Q. How are the different laws of Leviticus characterized as civil, ceremonial, and moral? What is this characterization based on?
A. The distinction between moral, ceremonial, and civil law is often associated with John Calvin and Reformed theology, though it may go back to Thomas Aquinas in the 13th century. Some have argued that it goes all the way back to some of the early church fathers.
Biblical texts themselves do not make this distinction. In fact, there are so-called ceremonial and moral laws together in the same lists in Leviticus (in the lists in Lev 18-20, for example) without any clear differentiation, and in some cases the violations of these laws are all lumped together as “abominations.” In addition, there is nothing explicit in the New Testament to support making this threefold distinction. I would say that, in general, each of the laws points to a meaning—loyalty to Yahweh, ethical behavior in the community, and so forth—beyond the literal rule that the law contains. How one should appropriate that meaning in our world today is a difficult question and one on which modern faith communities differ.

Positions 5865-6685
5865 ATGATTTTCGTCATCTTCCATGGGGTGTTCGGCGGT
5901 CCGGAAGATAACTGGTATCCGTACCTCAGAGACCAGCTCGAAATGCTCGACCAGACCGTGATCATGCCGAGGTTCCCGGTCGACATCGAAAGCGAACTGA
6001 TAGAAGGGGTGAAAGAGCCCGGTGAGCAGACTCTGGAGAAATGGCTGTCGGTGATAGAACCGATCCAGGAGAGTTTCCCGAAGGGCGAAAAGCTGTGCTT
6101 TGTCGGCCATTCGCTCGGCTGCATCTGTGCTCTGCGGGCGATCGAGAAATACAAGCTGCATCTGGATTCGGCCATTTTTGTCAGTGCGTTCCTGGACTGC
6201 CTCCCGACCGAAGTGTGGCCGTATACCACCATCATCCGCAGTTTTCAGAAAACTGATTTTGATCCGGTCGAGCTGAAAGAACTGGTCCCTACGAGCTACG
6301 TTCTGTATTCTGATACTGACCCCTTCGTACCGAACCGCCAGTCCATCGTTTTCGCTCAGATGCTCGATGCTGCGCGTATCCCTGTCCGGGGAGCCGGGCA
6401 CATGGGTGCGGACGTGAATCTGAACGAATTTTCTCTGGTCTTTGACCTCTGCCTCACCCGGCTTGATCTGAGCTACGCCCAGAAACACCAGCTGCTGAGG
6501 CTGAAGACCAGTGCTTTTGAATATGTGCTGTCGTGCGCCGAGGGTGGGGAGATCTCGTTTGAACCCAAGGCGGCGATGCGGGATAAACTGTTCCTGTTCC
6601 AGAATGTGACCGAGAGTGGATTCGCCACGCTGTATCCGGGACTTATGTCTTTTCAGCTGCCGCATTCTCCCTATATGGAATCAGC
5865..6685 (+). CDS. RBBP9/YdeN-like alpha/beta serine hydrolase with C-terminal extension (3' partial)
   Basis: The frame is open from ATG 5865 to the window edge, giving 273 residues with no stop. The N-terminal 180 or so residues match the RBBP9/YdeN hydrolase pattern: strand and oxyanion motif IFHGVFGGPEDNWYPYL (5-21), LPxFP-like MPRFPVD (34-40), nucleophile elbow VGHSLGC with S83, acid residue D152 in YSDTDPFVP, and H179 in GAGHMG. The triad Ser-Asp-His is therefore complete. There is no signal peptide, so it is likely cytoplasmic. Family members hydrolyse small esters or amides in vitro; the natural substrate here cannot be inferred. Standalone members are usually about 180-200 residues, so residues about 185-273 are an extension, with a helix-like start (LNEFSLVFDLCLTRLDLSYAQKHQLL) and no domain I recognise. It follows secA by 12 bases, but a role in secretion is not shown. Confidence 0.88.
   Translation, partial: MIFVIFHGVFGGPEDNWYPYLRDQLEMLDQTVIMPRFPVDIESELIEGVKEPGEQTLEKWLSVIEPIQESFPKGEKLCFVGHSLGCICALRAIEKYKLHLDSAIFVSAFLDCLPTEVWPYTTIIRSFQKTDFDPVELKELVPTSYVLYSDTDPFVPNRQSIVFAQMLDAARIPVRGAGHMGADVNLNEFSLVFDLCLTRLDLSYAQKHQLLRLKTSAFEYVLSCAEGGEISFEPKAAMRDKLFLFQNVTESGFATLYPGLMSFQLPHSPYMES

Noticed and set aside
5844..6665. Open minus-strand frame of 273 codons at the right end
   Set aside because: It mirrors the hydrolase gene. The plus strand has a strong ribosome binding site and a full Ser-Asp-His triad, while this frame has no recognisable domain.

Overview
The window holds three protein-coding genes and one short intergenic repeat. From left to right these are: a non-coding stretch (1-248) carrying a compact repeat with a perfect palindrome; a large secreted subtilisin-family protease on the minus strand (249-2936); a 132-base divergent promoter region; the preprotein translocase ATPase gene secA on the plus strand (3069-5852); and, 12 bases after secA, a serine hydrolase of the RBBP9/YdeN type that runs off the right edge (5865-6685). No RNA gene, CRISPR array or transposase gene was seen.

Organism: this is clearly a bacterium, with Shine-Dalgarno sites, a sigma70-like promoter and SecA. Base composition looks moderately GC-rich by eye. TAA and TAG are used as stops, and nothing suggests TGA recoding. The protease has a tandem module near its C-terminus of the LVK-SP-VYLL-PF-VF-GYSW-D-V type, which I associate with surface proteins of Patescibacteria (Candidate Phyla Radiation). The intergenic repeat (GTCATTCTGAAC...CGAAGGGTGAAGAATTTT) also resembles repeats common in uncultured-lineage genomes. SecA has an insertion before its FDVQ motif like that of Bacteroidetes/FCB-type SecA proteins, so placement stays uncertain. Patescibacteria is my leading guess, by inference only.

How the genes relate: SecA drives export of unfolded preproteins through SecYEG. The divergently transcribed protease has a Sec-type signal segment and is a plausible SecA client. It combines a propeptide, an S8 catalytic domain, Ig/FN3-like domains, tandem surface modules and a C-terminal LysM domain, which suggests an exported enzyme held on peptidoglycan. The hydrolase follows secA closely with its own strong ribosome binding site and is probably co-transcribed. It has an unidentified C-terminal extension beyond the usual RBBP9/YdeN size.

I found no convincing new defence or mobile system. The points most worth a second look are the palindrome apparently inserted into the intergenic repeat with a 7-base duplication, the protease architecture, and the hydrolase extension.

Bruce Wells is professor in the Department of Theology and Religious Studies at Saint Joseph's University in Philadelphia. Wells is the author of The Law of Testimony in the Pentateuchal Codes (2004) and the co-author of Everyday Law in Biblical Israel (2009).
Influential theologians and writers from the first few centuries of Christianity.
A collection of first-century Jewish and early Christian writings that, along with the Old Testament, makes up the Christian Bible.
Writing, speech, or thought about the nature and behavior of God.
1The Lord spoke to Moses, saying:
2Speak to the people of Israel and say to them: I am the Lord your God.
3You shall not do as they do in the lan ... View more